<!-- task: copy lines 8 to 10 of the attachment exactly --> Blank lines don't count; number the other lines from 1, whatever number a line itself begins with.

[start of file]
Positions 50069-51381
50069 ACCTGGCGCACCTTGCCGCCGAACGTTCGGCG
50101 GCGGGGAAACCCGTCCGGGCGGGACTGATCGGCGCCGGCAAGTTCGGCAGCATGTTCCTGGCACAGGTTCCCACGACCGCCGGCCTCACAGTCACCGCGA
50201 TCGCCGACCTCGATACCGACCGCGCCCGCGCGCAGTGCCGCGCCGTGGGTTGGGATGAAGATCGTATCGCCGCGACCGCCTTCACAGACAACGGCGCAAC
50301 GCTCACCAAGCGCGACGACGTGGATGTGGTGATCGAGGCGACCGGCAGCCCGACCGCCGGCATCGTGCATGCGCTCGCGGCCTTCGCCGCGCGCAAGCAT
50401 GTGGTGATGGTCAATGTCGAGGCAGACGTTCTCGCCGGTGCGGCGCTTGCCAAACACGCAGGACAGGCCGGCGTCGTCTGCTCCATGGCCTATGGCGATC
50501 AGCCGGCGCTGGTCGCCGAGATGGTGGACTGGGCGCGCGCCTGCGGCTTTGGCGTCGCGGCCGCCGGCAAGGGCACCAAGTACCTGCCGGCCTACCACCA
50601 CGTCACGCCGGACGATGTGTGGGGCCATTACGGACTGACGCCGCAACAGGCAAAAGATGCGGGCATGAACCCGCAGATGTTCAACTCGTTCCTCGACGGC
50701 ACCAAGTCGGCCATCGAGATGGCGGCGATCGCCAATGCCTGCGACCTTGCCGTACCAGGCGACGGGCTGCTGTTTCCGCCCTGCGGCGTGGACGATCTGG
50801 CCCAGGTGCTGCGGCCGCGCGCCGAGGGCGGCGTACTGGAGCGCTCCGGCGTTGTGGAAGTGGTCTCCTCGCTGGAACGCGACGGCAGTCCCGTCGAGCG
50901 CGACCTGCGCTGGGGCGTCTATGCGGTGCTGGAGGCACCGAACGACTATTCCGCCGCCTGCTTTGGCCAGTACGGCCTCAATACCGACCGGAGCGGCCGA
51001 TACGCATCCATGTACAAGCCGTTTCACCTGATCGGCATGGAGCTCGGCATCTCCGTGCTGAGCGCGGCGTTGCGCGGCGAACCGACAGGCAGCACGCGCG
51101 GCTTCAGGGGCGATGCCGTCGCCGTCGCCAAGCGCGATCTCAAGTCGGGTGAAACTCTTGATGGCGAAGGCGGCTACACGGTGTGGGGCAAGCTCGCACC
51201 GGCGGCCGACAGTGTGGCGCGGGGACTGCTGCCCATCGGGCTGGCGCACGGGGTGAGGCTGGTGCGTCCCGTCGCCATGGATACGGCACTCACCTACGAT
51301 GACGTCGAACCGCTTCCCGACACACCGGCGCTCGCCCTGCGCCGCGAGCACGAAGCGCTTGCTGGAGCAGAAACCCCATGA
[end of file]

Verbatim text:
50601 CGTCACGCCGGACGATGTGTGGGGCCATTACGGACTGACGCCGCAACAGGCAAAAGATGCGGGCATGAACCCGCAGATGTTCAACTCGTTCCTCGACGGC
50701 ACCAAGTCGGCCATCGAGATGGCGGCGATCGCCAATGCCTGCGACCTTGCCGTACCAGGCGACGGGCTGCTGTTTCCGCCCTGCGGCGTGGACGATCTGG
50801 CCCAGGTGCTGCGGCCGCGCGCCGAGGGCGGCGTACTGGAGCGCTCCGGCGTTGTGGAAGTGGTCTCCTCGCTGGAACGCGACGGCAGTCCCGTCGAGCG